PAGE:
Reasons for Transhumanism
Transhumanism makes a moral claim: radical enhancement is something good to be pursued. It is thus different from the prediction that humans will use technology for the purpose of radical enhancement. To illustrate the difference, imagine Jack thinks that it is a reasonable prediction that humans will use technology for radical enhancement, but laments this as a foolish and immoral decision on the part of humanity. Jill thinks that humans will not use technology to radically enhance, but laments this as a foolish and immoral decision on the part of humanity. Jill is a transhumanist. Jack is not.
One reason to think that enhancement is good stems from a general anti-paternalistic which favors a presumption of individual liberty. Accordingly, people should be allowed the liberty to modify their own bodies as they see fit. Thus, accordingly to this line of thought, people should be permitted the “morphological freedom” to enhance, just as people now have the freedom to get tattoos, or laser eye surgery (Sandberg 2001).
Another reason appeals not to liberty but to duty. The notion of duty can be parsed into prudential and moral duties. Prudential duties are duties to oneself to live a valuable life. When we say things like “you should take vitamin D so that you will live a longer and healthier life”, or “you should go to college to get the education you need to succeed”, or “you should volunteer some time with the homeless, as studies show this will make you happier and kinder” are all reasons that appeal to prudential concerns (Griffin 1986). One line of argument in support of transhumanism claims analogous prudential duties to take pills (or employ some other technology) to make ourselves smarter, happier, longer lived and more virtuous.
The moral duty to radically enhance often appeals to good social consequences. For example, transhumanists have long been concerned about the potential negative consequences for all living things of advanced technologies (Bostrom 2002). The enhancement of human intelligence and virtue offers the possibility of reduction of such extinction scenarios (Walker 2009b). Another example of a purported duty to enhance stems from speculation about the positive consequences of happy-people-pills: people who are happier tend to be more pro-social (Walker 2007). It has also been claimed that epistemic duties to pursue the truth in science and philosophy will be better served by enhancing human intelligence (Walker 2002, 2004).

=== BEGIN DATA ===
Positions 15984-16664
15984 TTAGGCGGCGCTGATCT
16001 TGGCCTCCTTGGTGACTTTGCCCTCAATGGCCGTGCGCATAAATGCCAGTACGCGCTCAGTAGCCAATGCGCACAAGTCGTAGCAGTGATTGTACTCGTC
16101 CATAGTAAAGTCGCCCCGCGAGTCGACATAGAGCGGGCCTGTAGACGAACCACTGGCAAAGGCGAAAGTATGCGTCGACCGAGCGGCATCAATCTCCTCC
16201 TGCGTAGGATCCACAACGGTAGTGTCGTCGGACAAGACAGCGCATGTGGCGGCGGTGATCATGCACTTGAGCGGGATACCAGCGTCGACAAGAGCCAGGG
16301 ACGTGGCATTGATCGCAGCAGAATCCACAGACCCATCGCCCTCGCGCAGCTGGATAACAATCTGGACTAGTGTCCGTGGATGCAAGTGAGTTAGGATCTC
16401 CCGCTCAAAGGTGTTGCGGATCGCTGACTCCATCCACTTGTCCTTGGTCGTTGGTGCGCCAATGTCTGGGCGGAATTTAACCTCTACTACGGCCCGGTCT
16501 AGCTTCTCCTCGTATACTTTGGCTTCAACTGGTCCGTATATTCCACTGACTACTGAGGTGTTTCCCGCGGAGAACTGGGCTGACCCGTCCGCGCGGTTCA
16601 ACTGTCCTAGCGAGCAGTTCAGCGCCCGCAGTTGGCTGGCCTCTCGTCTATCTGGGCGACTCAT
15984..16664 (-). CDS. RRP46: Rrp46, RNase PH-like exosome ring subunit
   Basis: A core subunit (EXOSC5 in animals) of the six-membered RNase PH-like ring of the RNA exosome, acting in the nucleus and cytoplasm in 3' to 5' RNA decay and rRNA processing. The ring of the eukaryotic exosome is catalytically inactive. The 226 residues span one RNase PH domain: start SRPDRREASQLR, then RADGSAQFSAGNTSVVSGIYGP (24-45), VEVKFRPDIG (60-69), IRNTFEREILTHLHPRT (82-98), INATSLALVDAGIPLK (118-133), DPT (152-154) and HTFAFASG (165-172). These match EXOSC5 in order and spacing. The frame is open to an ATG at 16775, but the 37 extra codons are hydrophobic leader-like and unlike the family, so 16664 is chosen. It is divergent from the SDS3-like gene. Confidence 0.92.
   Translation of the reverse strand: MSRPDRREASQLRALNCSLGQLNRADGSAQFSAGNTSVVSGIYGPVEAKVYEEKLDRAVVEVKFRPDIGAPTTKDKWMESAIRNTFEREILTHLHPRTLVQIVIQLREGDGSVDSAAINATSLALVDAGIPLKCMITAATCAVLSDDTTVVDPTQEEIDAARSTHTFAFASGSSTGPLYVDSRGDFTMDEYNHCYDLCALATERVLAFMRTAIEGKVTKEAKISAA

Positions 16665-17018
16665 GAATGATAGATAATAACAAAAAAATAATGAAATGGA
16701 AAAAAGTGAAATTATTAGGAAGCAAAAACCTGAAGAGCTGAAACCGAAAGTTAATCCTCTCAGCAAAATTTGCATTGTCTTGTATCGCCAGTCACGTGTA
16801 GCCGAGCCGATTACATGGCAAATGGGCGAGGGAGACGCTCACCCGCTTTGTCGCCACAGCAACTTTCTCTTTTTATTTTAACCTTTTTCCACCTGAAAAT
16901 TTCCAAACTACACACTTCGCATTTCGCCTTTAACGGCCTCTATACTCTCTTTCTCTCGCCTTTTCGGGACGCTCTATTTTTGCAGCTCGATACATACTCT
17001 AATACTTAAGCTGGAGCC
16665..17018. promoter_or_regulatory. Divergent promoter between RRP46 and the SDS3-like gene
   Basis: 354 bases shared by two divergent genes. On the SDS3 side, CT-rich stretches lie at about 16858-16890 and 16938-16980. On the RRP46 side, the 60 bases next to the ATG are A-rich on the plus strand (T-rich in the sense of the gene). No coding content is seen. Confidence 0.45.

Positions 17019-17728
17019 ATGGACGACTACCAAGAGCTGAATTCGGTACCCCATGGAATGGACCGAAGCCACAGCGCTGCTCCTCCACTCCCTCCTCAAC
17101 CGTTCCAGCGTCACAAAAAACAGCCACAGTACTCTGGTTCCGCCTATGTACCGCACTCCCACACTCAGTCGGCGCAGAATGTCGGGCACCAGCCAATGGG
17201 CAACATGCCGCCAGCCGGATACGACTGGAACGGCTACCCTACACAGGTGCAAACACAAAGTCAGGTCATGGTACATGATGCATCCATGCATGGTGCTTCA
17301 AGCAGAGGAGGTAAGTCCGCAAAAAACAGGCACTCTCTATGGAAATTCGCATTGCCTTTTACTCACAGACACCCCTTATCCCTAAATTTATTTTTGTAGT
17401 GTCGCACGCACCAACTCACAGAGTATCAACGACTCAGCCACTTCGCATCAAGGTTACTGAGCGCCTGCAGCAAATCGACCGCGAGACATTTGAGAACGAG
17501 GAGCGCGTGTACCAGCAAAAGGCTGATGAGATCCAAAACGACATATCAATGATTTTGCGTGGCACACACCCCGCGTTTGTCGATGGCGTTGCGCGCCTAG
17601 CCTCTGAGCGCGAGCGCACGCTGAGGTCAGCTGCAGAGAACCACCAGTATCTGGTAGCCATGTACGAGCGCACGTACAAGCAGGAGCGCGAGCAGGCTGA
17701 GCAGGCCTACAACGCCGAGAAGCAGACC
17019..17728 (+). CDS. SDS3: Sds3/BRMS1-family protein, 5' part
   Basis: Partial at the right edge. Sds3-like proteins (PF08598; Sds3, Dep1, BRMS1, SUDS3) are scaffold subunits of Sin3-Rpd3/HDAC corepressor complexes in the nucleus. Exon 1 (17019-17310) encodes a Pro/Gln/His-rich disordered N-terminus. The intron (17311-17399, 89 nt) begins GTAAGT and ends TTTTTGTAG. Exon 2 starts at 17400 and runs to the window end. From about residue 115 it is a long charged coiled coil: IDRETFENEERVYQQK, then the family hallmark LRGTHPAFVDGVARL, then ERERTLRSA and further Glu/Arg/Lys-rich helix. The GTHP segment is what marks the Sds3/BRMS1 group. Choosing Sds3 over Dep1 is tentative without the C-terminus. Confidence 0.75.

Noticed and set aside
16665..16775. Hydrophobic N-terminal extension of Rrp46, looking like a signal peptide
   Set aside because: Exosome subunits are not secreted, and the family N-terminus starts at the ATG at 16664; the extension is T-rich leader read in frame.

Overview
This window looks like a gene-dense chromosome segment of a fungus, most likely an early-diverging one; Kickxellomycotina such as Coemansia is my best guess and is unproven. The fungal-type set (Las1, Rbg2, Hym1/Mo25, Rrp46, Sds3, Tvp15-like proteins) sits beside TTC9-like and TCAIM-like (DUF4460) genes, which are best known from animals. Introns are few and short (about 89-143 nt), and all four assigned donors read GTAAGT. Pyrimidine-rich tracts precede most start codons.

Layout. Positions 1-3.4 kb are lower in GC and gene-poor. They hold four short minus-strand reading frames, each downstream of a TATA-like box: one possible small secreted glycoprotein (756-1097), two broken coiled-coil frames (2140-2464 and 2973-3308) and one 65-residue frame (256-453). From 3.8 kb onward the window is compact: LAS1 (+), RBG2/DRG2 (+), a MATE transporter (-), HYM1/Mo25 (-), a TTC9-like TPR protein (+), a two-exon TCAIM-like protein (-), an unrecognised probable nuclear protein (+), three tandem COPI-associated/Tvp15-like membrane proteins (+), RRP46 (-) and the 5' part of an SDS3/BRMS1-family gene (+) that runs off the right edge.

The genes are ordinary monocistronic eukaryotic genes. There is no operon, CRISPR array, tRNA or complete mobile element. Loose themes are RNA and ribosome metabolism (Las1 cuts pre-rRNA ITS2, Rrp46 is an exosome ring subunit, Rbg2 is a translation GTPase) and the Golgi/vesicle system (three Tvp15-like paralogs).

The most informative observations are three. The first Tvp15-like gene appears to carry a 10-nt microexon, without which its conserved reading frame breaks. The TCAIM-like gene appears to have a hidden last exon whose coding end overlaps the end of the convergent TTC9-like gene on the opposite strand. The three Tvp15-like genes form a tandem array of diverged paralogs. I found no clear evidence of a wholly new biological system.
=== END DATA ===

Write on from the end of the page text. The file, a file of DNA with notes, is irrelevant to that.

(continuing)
Much of the early criticism of transhumanism centered on the claim that technology could be used for the purpose of radical enhancement. Although many suspect that transhumanists are overly optimistic about the successful application of technology to radical enhancement, it is generally conceded that at least some of the technologies discussed are powerful enough to achieve some enhancement aims for the foreseeable future.
Most debate at present focuses on the ethical claims of transhumanism. Very general worries about enhancement include Leon Kass’ contention that the transhumanist call to radical enhancement is a morally suspect form of hubris (Kass 2003). Michael Sandel argues that radical enhancement violates the “gifteness” of our present biology (Sandel 2007). Jurgen Habermas worries about a loss of autonomy to those enhanced through genetic engineering (Habermas 2014). Nick Agar questions the aforementioned analogy that transhumanists often make: claiming one ought to undergo radical enhancement for intelligence is like saying that one ought to go to college to become smarter. According to Agar, radically enhanced descendants would be alien to human concerns, and so the analogy fails (Agar 2010).
Many criticisms have been made of more specific targets of enhancement. For example, the idea of enhancing the human life span has been criticized on the basis of leading to problems such as boredom (Williams 1973), overpopulation, and reduced happiness (Singer 1991). The proposal to enhance the biological basis of happiness has been criticized in terms of creating a “Brave New World”, where authentic lives are absent (Elliott 2004) . Enhancing human intelligence has been criticized in terms of the thought that we might create ‘evil geniuses’ bent on destroying the unenhanced.